The use of rules to understand language was not sustainable as we recognized that language is dynamic, culturally contingent, and indefinitely extensible. The emergence of new algorithms, accessibility of increased computational power, and availability of relevant data play a heavy role in the transition from Symbolic NLP to Statistical NLP. New NLP systems exploited patterns in language to perform complicated tasks with the assistance of complex statistical models such as Markov models, Bayesian Graphical Networks, and Support Vector Machines. 

Supervised learning also contributes to the shift toward Statistical NLP. Supervised learning uses an algorithm to learn a mapping between an input and target output, thus requiring large, annotated datasets. However, pain points revealed a large emphasis on the relevance of annotated data, which is difficult, time-consuming, and expensive.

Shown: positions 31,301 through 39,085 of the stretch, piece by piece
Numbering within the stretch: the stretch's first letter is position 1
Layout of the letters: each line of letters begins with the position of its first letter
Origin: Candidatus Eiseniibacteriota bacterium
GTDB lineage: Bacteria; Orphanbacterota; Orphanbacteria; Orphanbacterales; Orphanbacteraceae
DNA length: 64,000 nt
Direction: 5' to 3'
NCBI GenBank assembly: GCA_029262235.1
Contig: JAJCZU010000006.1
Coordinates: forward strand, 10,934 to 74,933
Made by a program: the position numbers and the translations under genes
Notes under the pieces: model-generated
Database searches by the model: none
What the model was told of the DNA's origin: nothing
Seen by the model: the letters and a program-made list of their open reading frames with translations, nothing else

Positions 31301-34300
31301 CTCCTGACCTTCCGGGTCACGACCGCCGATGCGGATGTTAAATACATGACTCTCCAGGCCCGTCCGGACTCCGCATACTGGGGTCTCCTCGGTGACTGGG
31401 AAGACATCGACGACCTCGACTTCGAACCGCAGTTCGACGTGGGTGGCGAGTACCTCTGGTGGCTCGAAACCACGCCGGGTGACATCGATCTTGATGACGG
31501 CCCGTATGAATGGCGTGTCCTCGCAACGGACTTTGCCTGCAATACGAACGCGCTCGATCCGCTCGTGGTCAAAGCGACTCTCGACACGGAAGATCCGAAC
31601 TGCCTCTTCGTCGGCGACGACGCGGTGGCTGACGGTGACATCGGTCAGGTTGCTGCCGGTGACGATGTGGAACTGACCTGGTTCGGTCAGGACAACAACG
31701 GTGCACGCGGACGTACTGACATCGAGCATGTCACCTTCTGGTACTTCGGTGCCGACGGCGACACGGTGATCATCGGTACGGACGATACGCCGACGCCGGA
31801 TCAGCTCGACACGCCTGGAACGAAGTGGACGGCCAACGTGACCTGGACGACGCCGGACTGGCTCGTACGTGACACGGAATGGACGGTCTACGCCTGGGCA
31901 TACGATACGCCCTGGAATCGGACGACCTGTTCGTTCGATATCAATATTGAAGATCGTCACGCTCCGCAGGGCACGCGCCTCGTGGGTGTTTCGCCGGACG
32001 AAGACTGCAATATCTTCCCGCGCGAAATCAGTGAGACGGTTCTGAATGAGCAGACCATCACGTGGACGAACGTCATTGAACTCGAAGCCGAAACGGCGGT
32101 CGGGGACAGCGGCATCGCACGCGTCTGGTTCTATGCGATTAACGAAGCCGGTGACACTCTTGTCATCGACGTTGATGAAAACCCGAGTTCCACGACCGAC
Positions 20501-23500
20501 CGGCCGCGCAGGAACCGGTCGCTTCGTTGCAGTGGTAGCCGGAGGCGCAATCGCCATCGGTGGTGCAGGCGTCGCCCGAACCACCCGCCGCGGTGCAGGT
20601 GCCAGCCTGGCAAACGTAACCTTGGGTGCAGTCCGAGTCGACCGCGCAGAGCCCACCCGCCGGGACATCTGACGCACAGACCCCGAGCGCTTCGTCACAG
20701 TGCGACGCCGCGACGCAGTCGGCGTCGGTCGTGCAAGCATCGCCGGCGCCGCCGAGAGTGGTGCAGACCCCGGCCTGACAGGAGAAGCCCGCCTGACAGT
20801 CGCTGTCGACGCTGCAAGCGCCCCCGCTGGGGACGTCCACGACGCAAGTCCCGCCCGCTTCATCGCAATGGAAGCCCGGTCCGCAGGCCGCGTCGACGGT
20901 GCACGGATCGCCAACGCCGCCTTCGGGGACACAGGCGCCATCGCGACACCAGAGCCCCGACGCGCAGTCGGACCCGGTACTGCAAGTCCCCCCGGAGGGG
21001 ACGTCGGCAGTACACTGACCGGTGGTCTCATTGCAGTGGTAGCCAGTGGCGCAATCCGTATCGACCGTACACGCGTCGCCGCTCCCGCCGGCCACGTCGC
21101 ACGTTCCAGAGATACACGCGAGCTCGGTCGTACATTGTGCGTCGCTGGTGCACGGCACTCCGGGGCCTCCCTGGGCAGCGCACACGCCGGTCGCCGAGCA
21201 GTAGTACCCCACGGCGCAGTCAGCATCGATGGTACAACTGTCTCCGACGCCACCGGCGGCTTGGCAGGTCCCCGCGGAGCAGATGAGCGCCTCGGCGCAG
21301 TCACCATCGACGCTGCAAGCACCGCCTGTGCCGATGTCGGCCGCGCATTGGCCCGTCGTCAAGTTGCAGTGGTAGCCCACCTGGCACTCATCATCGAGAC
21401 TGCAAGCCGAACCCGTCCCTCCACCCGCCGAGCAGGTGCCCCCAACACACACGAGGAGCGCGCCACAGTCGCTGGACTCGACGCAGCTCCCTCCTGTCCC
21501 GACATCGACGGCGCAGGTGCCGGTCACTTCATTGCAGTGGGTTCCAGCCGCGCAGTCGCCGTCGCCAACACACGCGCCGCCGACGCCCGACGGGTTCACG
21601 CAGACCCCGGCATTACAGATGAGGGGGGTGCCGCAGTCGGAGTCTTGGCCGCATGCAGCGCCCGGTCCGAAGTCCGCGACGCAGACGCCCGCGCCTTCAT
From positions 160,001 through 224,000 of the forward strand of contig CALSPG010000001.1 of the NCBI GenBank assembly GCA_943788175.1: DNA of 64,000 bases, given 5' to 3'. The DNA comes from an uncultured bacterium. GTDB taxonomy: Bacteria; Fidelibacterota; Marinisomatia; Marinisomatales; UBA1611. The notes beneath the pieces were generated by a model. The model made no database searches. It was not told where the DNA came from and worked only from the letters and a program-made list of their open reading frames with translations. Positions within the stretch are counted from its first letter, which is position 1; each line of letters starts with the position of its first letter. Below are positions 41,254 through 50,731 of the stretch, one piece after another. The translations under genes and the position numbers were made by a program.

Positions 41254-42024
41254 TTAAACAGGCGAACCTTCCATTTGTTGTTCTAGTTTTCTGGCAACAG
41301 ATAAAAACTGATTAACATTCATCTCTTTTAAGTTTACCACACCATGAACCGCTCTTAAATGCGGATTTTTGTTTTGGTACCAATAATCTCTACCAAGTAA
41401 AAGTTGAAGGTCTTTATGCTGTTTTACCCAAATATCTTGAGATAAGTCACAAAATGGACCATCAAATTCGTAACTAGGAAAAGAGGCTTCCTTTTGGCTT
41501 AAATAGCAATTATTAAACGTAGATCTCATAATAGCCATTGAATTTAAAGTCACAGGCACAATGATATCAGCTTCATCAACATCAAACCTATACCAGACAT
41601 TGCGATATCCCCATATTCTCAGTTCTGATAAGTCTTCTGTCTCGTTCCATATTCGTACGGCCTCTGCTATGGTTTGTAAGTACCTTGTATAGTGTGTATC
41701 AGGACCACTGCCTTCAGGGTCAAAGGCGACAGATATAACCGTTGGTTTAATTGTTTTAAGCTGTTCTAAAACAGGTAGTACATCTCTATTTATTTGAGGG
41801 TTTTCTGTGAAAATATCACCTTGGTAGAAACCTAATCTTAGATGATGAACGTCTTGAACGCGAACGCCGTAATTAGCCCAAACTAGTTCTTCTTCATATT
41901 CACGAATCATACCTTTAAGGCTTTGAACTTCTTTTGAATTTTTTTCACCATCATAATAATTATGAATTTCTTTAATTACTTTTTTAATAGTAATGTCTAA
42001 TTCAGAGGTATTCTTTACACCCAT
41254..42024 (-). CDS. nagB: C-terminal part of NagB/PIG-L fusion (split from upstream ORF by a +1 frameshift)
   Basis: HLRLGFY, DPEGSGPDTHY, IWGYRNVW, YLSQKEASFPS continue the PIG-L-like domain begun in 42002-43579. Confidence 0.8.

Deep Architectures (2010s – current)

Continuous advancements in computational power and algorithms induced a rapid technological explosion in NLP. Statistical NLP heavily relied on feature engineering to use statistical and probabilistic models. Deep Neural Networks (DNNs) no longer heavily rely on feature engineering due to the ability to map raw data to various outputs. 

The popularity of DNNs led to a proliferation of architectures and rapid improvements on various NLP tasks. However, as each new architecture emerged and climbed to the top of the leaderboards, its shortcomings were usually revealed soon after. Exploring the evolution as well as the pros and cons of DNNs can help us understand where we are today. 

Timeline of the Evolution of Deep Neural Networks for Language Modeling:

  1. Feed Forward Neural Networks (Bengio et al., 2001)
  • Learn real-valued representations of words, map words into semantic space
  • Does not encode word order information
  1. Recursive Neural Networks (RNN; Mikolov etc. 2010)
  • Model language as a sequence, allows for a sequence dependencies (encodes word order)
  • Not good at encoding long sequences 
  1. Long Short-Term Memory Neural networks (LSTM; Graves, 2013)
  • Model language as a sequence, but with the ability to selectively remember or forget different parts of the sequence (encodes long and short dependencies)
  • Better at encoding sequences longer sequences, but still high risk of information loss